From The Organic Kitchen Garden 2015 wall calendar by Ann Lovejoy — Crisp, crunchy, and flavorful, cool-season greens have been winter staples for centuries. With the protection of cold frames or plastic tunnels, kale, chard, and cabbage can be harvested all winter, even in the snow. For variety and good looks, plant rainbow chard or Bright Lights Swiss chard, both of which produce vividly colorful stems in shades of raspberry, coral, peach, and salmon. The crinkled foliage holds up well into the cooler months and can be sautéed, steamed, or stir-fried.
Kale comes in many colors, textures, and flavors, from the intensely ruffled Blue Siberian to the frilly crimson Chidori, which tastes sweetest when touched by frost. Deep magenta Redbor has curly-edged leaves that look and taste terrific in raw salads and cook in just a few minutes. White Russian kale has lacy foliage with white veining and is also most delicious after a light frost. Red Russian, deep green with pink and red edging, adds a tender crunch to salads. Most popular with kids, crinkled Black Tuscan kale is an exceptionally flavorful cross between kale and cabbage.
Late-season cabbages are excellent keepers and can be harvested all winter in mild climates. For a harvest featuring the greatest nutritional benefit and variety of flavors, plant a colorful rainbow of cabbages, from pale green quilted Savoy and soft blue Charmant to red Ruby Ball and purple Primero.
Like all greens, the cabbage and kale clan appreciates rich, open-textured, and welldrained soil. They need full morning sun and tolerate some afternoon shade. Spring crops may be started as soon as the ground can be worked. Improve soil with plenty of compost, and sidedress with kelp meal and soy or cottonseed meal for a spring booster. For the quickest crop, plant hardened-off seedlings or starts in raised beds that will warm up in early spring. To keep crops coming, plant short rows every three weeks until June. Fall crops may be started in July or August, and those for winter harvest can be planted through September in most areas.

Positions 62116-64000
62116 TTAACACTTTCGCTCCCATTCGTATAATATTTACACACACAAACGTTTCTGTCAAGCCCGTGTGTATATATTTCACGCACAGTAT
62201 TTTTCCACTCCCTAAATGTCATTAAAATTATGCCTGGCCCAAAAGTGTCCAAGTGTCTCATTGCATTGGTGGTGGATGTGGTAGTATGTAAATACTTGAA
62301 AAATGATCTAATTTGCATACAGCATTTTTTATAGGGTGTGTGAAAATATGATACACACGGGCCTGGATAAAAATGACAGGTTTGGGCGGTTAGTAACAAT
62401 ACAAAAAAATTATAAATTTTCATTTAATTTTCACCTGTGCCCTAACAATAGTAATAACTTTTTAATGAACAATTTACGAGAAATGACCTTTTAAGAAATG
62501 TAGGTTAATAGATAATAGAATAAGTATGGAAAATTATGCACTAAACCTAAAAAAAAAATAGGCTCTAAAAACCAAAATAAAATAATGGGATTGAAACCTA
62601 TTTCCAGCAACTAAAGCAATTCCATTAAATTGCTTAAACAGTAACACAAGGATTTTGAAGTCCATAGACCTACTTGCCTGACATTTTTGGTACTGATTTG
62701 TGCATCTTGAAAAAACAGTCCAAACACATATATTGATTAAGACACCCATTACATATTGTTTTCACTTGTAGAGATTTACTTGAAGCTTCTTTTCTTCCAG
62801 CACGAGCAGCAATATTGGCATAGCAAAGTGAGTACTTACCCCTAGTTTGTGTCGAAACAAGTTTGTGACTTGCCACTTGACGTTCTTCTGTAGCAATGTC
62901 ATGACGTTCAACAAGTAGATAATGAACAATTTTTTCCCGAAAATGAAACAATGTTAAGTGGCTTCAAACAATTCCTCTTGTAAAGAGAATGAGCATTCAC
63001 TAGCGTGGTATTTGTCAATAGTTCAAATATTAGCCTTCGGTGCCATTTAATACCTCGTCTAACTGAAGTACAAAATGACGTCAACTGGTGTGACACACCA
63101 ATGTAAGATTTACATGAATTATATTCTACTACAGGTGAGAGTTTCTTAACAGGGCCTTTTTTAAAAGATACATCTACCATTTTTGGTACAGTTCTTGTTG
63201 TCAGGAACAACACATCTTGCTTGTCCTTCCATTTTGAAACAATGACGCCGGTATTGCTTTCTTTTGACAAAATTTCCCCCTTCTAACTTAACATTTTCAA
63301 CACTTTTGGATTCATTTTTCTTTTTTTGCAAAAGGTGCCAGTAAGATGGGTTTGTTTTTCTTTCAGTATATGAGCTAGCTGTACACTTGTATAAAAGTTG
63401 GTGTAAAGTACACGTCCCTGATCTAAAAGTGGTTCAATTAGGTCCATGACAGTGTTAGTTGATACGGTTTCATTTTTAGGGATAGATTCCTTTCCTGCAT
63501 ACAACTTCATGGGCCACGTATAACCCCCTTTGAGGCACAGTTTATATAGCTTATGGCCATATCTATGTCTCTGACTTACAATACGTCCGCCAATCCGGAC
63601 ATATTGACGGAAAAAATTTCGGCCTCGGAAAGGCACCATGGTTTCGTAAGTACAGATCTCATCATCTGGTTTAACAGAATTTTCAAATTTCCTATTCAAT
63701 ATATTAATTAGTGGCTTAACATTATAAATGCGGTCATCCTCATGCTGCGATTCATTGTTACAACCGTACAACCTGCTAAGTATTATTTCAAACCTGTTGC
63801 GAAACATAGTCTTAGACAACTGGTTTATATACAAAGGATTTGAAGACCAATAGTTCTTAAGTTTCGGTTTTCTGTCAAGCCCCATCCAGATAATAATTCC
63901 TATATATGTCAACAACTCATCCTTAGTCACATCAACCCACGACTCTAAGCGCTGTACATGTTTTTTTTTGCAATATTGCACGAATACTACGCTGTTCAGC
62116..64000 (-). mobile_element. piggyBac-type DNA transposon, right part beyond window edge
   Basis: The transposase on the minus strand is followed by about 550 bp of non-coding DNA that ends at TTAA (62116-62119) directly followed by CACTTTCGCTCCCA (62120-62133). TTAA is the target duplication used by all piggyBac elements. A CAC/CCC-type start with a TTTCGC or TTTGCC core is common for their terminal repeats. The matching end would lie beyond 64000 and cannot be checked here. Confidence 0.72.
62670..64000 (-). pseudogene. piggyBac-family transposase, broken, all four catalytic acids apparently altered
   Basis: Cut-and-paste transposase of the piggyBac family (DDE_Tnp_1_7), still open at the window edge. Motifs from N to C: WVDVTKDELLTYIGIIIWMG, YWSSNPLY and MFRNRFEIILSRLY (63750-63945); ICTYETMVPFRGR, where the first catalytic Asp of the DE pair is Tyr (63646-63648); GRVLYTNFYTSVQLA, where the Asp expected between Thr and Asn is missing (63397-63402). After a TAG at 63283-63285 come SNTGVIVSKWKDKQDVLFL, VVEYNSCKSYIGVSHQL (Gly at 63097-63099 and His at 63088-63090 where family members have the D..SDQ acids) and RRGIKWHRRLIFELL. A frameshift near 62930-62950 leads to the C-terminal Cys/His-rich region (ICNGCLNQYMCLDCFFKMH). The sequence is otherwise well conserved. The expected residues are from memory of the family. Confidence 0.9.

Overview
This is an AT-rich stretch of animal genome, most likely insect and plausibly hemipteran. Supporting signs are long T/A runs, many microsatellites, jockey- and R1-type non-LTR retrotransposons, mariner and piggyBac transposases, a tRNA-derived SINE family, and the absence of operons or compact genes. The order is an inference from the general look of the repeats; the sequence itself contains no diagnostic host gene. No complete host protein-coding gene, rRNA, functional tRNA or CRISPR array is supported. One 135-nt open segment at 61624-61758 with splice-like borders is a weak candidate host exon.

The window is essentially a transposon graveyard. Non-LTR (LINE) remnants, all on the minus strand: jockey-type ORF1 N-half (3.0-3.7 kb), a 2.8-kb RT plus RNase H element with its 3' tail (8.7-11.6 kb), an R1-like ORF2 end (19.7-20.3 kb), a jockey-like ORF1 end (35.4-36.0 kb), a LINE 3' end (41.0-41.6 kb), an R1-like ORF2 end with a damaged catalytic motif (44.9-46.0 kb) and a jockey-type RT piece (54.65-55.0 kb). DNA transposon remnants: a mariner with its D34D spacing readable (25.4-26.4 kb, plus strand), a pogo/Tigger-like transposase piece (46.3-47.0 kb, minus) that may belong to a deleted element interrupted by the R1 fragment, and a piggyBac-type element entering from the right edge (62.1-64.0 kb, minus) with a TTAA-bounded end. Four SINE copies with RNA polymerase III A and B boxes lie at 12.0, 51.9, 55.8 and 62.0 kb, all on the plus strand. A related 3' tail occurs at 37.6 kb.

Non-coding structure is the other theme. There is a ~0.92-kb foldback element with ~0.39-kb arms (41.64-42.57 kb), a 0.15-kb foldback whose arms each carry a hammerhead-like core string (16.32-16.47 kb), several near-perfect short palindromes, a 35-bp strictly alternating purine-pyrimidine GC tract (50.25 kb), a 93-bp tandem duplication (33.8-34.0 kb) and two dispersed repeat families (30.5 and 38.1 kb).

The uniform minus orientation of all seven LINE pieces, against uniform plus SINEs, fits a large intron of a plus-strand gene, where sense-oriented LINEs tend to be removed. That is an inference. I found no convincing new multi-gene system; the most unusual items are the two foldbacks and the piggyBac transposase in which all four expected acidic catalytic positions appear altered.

Pasta with Kale and Sausage
1 tablespoon olive oil
1 yellow onion, chopped
3 cloves garlic, chopped
¼ teaspoon sea salt
1 cup chopped roasted red bell peppers in oil
12 ounces spicy Italian chicken sausage, chopped
2 cups finely chopped kale
8 ounces brown or button mushrooms, sliced
3 cups (28 ounces) diced tomatoes in juice
12 ounces fresh linguine or wide noodles
Combine oil, onion, garlic, and salt over medium heat and cook for 5 minutes. Add peppers, sausage, kale, and mushrooms, cover pan, and cook for 10 minutes. Add tomatoes. Cook pasta according to package directions while sauce simmers. Drain pasta and serve with sauce. Serves 4.
Black Tuscan Kale Salad with Curry Dressing
Lively with curry spices and fresh lime juice, this salad makes a satisfying vegetarian entrée.
3 cups Black Tuscan kale, stemmed and cut into ribbons
3 cups baby spinach
4 chopped red, orange, or yellow
½ cup chopped red onion
1 Cara Cara orange, peeled, sectioned, and chopped
1 cup cooked chickpeas, drained
¼ cup roasted peanuts, coarsely chopped
2 tablespoons golden raisins
1 cup Curry Dressing (below)
In a bowl, combine all ingredients and gently toss. Serves 4–6.
1 cup plain Greek yogurt
1 clove garlic, minced
1/8 teaspoon sea salt
1–2 teaspoons curry powder
1–2 teaspoons fresh lime juice
Combine all ingredients in a small bowl, starting with smaller amounts and adjusting seasoning to taste. Makes about 1 cup.
Roast a quartered head of cabbage until tender (10–15 minutes), drizzle with garlic infused olive oil, and garnish with toasted walnuts and sea salt.
With more than 20 books to her credit, award-winning author Ann Lovejoy is one of the country’s leading experts on sustainable garden design and techniques. A popular cooking and gardening columnist for numerous national and regional publications, Lovejoy is fully committed to sustainable agriculture and is active in many community projects. For more information, please visit her blog.